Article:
What does it take to stand out as one of the nation’s best biking cities? We looked at our top-scoring large cities in the PlacesForBikes City Ratings — Portland, Oregon; Tucson, Arizona; San Diego, California; Madison, Wisconsin; and Washington, D.C. — to find out.
A review of how each of the cities scored shows there’s no single recipe for success: Some cities boasted strong ridership numbers (Portland and Washington, D.C.), while others (Tucson, San Diego) demonstrated impressive efforts to rapidly build out their networks and get more people riding. Madison didn’t stand out in a single category, but was well-rounded in each scoring area. Consistent across all of these cities is a strong and broadly shared commitment to improving biking in their communities.
Year-round sunshine makes Tucson, Arizona, and San Diego, California, appealing places to bike, but ridership isn’t where these cities excel — yet. Both earned spots among the top five large cities (those with more than 200,000 residents) thanks in large part to their “acceleration” score, which measures growth in bike facilities and events.
Kyle Wagenschutz, PeopleForBikes’ director of local innovation, says Tucson is working hard to get people on bikes and to make opportunities for biking more accessible. Tucson is developing a city-wide plan to connect low-stress bikes routes to parks, recently launched a bikeshare program and hosted a new open-streets event on the city’s south side to include more diverse neighborhoods and get people out riding.
Efforts to improve biking are also gaining momentum in San Diego. The city has sped up implementation of its bicycle master plan and hired a “mobility champion” in the mayor’s office to sustain progress, says the city’s bike program senior engineer, Brian Genovese. At the same time, the regional planning organization has developed an early-action plan for bikeways and provided $200 million in funding.
The outcomes of these projects on San Diego’s ridership remain to be seen. Today, just over 1 percent of workers commute by bike. The city has a goal of 6 percent by 2020 and 18 percent by 2035, within key corridors. “We have a lot to do still,” Genovese says.
If some large cities are just starting to make a big push to grow biking, others have been in the game for decades. That’s the case in Portland, Oregon, which took the top spot among big cities in the ratings, largely due to its high ridership score: 3.9 out of 5.
“We have been doing this for a long time, and people have really been able to see the benefits of increased bicycling,” says Roger Geller, bicycle coordinator for the Portland Bureau of Transportation. “Bicycling is something that is done in every demographic group in Portland, across ages, across incomes, across races.”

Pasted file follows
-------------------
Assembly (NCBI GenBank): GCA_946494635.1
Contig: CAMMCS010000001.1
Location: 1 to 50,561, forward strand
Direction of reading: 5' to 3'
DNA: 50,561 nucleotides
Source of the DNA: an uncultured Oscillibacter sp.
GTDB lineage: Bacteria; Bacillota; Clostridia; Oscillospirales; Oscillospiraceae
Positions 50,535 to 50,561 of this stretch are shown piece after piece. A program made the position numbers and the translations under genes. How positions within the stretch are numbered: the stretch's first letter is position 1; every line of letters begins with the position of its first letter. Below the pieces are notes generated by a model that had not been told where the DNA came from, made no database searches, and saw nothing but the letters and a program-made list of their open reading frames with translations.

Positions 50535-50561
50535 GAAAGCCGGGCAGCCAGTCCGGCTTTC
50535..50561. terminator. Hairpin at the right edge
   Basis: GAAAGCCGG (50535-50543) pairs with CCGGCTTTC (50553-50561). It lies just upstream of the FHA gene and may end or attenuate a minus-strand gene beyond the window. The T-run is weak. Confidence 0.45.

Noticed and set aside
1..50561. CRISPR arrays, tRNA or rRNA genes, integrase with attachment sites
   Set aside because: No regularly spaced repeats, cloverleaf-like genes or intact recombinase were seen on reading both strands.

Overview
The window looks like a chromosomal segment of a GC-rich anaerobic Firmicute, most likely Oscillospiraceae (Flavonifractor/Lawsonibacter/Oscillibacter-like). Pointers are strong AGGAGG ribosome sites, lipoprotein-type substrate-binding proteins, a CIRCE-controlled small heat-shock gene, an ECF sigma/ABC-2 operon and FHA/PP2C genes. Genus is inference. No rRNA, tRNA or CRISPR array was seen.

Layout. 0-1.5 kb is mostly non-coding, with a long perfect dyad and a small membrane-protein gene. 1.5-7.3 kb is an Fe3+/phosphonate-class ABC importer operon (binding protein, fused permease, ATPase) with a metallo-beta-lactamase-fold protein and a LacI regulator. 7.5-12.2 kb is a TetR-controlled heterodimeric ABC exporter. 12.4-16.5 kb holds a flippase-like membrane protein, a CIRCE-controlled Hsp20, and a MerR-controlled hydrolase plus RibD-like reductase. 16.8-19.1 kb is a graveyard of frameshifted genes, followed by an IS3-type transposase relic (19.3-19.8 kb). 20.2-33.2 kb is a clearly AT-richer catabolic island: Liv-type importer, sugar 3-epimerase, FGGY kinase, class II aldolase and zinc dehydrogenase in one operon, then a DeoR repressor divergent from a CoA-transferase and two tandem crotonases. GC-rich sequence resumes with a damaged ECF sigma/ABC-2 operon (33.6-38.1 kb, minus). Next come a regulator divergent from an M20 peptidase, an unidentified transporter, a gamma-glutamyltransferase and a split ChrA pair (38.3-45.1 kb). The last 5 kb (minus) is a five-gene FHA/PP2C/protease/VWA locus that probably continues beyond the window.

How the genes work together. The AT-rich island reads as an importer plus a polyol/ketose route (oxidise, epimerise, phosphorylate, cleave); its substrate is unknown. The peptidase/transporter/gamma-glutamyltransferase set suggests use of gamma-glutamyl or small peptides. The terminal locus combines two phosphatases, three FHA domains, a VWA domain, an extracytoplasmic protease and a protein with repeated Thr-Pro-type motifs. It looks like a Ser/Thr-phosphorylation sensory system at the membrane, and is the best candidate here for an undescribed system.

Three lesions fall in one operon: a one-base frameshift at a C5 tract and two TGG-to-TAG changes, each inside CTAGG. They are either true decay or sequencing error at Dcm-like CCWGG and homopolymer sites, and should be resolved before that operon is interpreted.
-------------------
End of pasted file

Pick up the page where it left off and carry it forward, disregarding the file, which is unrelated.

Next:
Today, says Geller, the city continues to make biking more appealing for everyone by upgrading on-street bike lanes to be fully protected, with a special focus on underserved areas. The city is also experimenting with creative ways to encourage people to walk, bike and use transit. For example, a surcharge on neighborhood parking passes helps pay for bikeshare memberships and transit passes for residents of new housing developments.
Washington, D.C., also rose to the top of the rankings through its ridership numbers. Excluding workers who walk, take transit or work from home, 9.6 percent of Washingtonians commute by bike, according to PeopleForBike’s analysis of census figures. That’s the highest in any large U.S. city.
The high ridership figure also represents a huge increase from 15 years ago, says Mike Goodno, D.C.’s bicycle program specialist. In that time, the city has grown from having just a few miles of bike lanes to nearly 83 miles. The city also has been filling in connections to regional trails. “That’s really been helpful for those people who are a little nervous about biking without having a bike facility for their whole commute or ride,” Goodno says.
Anecdotally, at least, the improve network connections are encouraging more diverse kinds of people to ride, including more parents with kids and people in suits and dresses.
Despite that progress, the city is working to improve outreach to communities where there’s been a history of disinvestment and where some residents are skeptical about bicycling projects. “We are trying to build a relationship, which takes time, and slowly get those projects in there,” Goodno says. “There are parts of the city where we can’t keep up with the demand, which is great, but I want to spread it around as much as possible.”
As their populations continue to grow, these cities are planning for futures where biking, walking and public transit play an essential role in maintaining the quality of life.
San Diego, for example, has set ambitious bike ridership targets as a way to meet its goals for curbing greenhouse gas emissions. The city’s climate action plan, bike master plan and Vision Zero efforts are designed to work in tandem to achieve those goals.
In Washington, D.C., city development is used as an opportunity to improve biking facilities. When a new soccer stadium opened this summer, it was accompanied by a protected bike lane stretching several blocks in either direction. New zoning rules require bike parking and even showers in larger commercial buildings.
Like other thriving urban areas, Portland faces the challenge of more people — and more cars —competing for the same amount of space. The city’s recently adopted transportation plan prioritizes walking, biking and transit, because “a city that is safe for walking is safe for everyone,” says Portland Bureau of Transportation spokesperson Dylan Rivera.
It’s also a smart way to keep people moving in an increasingly crowded city. Says Rivera: “We can fit more people if they are biking and walking than if people are driving alone in cars.”